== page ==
Increased power demands have brought about a higher frequency of blackouts and power shortages in many countries. I groan inwardly each time the lights go out because I can’t, for the life of me, remember where I stashed my flashlights.
Most of the time, landline phones – remember those? – are still useable even when the electricity goes out. Instructables user art.z shows us how we can make good use of that omnipresent (and free!) power source – by creating a flashlight that taps into the phone line.
It used to take rubbing two twigs to start a fire, but to get some light out of the Lightstarter, you only need one. And it’s not exactly a twig either, but it can certainly pass for a stick, albeit a very artificial one.
I’ve always liked umbrellas, especially nice large ones that you can stash in the trunk of your car. The flimsy folding umbrellas work for certain time, but then they break down. The Lumadot LED Umbrella adds some special tech features to something that almost everybody needs on their umbrella: lights.
If you have a ton of keys on your keying in your pocket I would bet that you get annoyed by all the bulk and having to dig for the key you want. You can’t just throw away all the keys to your office, home, storage, and cars, but you can make them easier to carry.
We’ve featured flashlights that are incredibly small and light, and flashlights that are designed to last at least forever. Now here’s a flashlight that goes over the top where it matters most: shining a light. Actually I don’t think “shining” can do justice to the Olight SR90 Intimidator, not when its maximum output is 2200 lumens – way brighter than a car’s headlights.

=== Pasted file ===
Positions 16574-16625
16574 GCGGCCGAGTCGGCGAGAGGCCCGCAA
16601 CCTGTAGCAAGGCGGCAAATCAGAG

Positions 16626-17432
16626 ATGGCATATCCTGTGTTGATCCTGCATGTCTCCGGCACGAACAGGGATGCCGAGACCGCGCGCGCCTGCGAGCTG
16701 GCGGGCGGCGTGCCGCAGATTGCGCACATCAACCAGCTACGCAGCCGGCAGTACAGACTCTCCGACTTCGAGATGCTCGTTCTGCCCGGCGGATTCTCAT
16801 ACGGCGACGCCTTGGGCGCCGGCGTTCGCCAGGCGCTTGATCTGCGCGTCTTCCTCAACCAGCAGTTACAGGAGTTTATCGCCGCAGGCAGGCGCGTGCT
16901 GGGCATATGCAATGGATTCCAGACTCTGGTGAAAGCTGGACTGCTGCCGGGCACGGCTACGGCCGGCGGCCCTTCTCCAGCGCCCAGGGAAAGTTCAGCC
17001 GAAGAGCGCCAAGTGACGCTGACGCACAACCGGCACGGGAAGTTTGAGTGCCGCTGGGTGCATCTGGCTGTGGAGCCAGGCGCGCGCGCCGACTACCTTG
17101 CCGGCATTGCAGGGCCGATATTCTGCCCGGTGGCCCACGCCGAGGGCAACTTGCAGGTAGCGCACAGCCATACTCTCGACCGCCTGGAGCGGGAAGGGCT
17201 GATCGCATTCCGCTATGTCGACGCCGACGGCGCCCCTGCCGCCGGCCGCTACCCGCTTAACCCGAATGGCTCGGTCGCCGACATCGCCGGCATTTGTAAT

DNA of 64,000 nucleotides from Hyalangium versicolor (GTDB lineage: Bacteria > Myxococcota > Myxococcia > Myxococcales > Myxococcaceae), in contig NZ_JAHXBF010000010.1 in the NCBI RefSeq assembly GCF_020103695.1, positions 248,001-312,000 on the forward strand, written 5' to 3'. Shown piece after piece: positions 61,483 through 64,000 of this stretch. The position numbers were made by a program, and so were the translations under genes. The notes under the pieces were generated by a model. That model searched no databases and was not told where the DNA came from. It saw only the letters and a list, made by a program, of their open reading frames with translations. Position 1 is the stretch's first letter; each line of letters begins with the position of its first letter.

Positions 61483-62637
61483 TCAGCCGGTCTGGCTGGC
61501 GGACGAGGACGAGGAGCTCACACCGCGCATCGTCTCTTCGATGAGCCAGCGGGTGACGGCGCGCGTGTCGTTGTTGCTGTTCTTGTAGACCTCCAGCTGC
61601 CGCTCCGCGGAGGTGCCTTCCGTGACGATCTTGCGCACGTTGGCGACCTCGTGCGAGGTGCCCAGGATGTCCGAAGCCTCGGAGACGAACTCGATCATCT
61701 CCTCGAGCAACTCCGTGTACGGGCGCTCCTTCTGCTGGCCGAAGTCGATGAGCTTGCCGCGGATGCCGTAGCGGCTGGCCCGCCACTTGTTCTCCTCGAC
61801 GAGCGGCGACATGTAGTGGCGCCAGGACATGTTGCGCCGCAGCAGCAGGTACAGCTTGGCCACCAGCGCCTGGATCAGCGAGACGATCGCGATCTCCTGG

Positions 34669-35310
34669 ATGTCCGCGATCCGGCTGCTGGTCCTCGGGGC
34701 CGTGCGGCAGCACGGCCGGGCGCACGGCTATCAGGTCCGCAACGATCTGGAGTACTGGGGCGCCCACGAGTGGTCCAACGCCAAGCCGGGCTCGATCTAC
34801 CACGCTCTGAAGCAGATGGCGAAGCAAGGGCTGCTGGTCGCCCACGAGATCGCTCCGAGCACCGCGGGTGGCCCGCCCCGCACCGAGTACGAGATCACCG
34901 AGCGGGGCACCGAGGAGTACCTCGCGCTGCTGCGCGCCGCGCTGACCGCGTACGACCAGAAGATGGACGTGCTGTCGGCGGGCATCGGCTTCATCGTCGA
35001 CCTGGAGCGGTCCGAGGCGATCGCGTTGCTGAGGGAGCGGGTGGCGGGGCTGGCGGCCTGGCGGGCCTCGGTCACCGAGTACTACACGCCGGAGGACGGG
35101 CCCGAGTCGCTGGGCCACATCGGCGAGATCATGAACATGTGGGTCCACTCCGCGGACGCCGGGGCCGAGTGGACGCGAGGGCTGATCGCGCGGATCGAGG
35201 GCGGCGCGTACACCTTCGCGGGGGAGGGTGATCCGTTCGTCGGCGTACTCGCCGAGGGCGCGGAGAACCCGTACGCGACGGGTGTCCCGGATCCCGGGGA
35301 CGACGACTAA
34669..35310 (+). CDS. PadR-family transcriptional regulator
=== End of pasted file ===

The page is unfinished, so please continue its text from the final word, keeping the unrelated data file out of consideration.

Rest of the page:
Darkness is good for sleeping and watching movies. But you know what it’s bad for? Seeing stuff.
Obviously, the fix for seeing things in the dark is light. If you want to see lots of stuff inside, you turn on the main lights in a room.
I would bet that most of us have needed to work on something under the hood of the car or under a cabinet before, and needed both hands but needed a flashlight too. Typically that means you had to hold the flashlight in your mouth or call someone to help you.
These minifig flashlights add to the LEGO lamps released a few months ago. Each of them have a white LED light at the bottom of each foot, and their legs are poseable so that you can point the lights in different directions, e.g.
Unveiled at CES 2010, mPower Technologies‘ Emergency Illuminator is a powerhouse of a flashlight. It contains two rechargeable and replaceable CR123 batteries for normal use. But it also has a reserve battery, which can hold its full capacity for up to 20 years.
This watch from Stanley has something special that most watches don’t. Nope, it’s not a built-in GPS, digital camera or a mobile phone, but a built-in flashlight!
If I was thinking about a watch I wanted to get, I guess that the last thing that would cross my mind would be a watch that has a full-on flashlight built into it.
Picture this – you’re being held hostage by an evil, bad-makeup-wearin’ supervillian, but you’re 25 miles away from Gotham City. Normally, you’d be screwed, right? But just then, you reach into your backpack and whip out your own portable Bat Signal, hailing the Dark Knight from across town.
Although County Comm’s website leaves a lot to be desired, their flashlights are no-nonsense, functional gadgets. Take the Maratac AAA flashlights for example. It’s made of aircraft-grade aluminum and its lens has been treated with an anti-reflective coating.